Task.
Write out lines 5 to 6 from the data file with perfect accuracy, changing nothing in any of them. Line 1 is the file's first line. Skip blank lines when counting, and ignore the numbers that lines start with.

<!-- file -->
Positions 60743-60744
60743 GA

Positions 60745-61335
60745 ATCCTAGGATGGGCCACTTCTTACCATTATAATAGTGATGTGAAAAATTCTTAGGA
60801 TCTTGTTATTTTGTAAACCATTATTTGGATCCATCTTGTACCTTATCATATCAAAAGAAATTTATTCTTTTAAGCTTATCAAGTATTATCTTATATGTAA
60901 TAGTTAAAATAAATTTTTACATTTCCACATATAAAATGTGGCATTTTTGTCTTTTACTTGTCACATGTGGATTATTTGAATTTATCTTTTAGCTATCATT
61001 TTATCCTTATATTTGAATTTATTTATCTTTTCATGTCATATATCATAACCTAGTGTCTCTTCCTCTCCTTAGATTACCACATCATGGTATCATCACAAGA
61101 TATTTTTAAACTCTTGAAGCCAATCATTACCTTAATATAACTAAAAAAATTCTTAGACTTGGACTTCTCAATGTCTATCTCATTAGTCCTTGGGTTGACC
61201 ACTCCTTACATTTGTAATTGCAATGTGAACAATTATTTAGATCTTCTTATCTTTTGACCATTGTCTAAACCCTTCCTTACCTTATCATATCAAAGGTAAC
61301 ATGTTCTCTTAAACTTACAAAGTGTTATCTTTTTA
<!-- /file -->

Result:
60801 TCTTGTTATTTTGTAAACCATTATTTGGATCCATCTTGTACCTTATCATATCAAAAGAAATTTATTCTTTTAAGCTTATCAAGTATTATCTTATATGTAA
60901 TAGTTAAAATAAATTTTTACATTTCCACATATAAAATGTGGCATTTTTGTCTTTTACTTGTCACATGTGGATTATTTGAATTTATCTTTTAGCTATCATT